When British authorities devised the idea of the Stamp Act in 1765 as a way to ease the high national debt resulting from years of their own warfare, they set off a storm of protest unlike any seen before in the American Colonies.
In simple terms, the act was a sort of sales tax on certain legal transactions and documents (like deeds), as well as on sales of paper, newspapers, playing cards and other items.
"Merchants, shopkeepers, newspaper printers and legal authorities would pay the British government for the stamps, so that would put the money into the British Treasury," says Barbara Clark Smith, curator of the division of political history for the National Museum of American History at the Smithsonian Institution, in an email interview. "Then people buying these items, or making various legal transactions, would pay for the stamp in addition to the retail price or basic transaction cost."
England had enacted a similar tax that applied to the English population earlier in the 1700s, according to Smith. "Since the representative body of the realm — the Parliament's House of Commons — originated this tax, people in England recognized the tax as legitimate, if not necessarily welcome," she says. "But the act of 1765 was aimed at the population in Colonial North America, rather than on the people of Britain at home."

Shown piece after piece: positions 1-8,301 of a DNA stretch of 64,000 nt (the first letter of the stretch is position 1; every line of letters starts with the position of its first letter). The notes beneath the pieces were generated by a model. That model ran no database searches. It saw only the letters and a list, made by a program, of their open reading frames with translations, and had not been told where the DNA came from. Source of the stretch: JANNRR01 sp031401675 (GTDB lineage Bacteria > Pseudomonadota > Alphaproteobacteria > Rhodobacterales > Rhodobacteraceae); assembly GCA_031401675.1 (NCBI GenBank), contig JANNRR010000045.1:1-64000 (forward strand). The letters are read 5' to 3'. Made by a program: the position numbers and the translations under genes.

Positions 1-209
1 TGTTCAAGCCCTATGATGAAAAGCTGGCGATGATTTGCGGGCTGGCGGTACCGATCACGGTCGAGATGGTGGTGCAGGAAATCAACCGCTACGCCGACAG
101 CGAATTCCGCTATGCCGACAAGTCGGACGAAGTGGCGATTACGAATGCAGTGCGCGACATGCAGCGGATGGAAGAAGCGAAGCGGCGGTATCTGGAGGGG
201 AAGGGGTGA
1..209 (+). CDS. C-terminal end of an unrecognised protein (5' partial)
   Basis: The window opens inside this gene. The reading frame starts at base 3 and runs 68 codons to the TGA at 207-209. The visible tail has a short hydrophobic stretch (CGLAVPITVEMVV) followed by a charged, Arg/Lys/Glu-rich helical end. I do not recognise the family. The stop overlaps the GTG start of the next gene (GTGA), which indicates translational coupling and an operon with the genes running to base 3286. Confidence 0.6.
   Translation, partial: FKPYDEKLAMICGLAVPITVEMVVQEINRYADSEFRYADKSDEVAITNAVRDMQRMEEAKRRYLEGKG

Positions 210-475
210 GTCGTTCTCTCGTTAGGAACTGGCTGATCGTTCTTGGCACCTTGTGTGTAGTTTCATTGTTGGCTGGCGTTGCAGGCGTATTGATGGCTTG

The British Treasury had amassed its debt during the Seven Years War with France, which ended in 1763. In North America, this war (called the French and Indian War in the U.S.) engaged troops from Britain and Colonial forces against French troops and their Native American allies.
"At the end of the war, France ceded territorial claims to colonies to Britain," says Smith. "British authorities now would incur further expense to secure and administer those new territories. Some in Britain saw the war as resulting in a benefit to existing colonists (and taxes in Britain were already fairly high), so Parliament devised a tax that would fall on those colonists."
What Was the Colonists' Reaction to the Stamp Act?
The colonists objected to the British Parliament taxing them, writing letters and petitions to authorities in England, and publishing arguments in newspapers and pamphlets in the Colonies, as well as in London. The various Colonial assemblies wrote protests, and nine of those assemblies sent delegates to New York to a "Stamp Act Congress."
Street demonstrations against the new and arguably "unconstitutional" law also ensued, with groups of artisans, tradesmen and laborers forming groups and calling themselves "Sons of Liberty" to oppose the execution of the Stamp Act, according to Smith. "In various seaport towns in the Colonies, crowds urged Stamp Masters (men appointed to distribute the stamps and collect the stamp duties) to resign rather than enforce the act," she says. "In some places, crowds seized and burned stamps to establish their refusal to recognize the Stamp Act as legitimate. Colonial merchants and storekeepers also decided to stop importing some British goods, and consumers agreed not to buy those goods as a way of putting pressure on British merchants and manufacturers."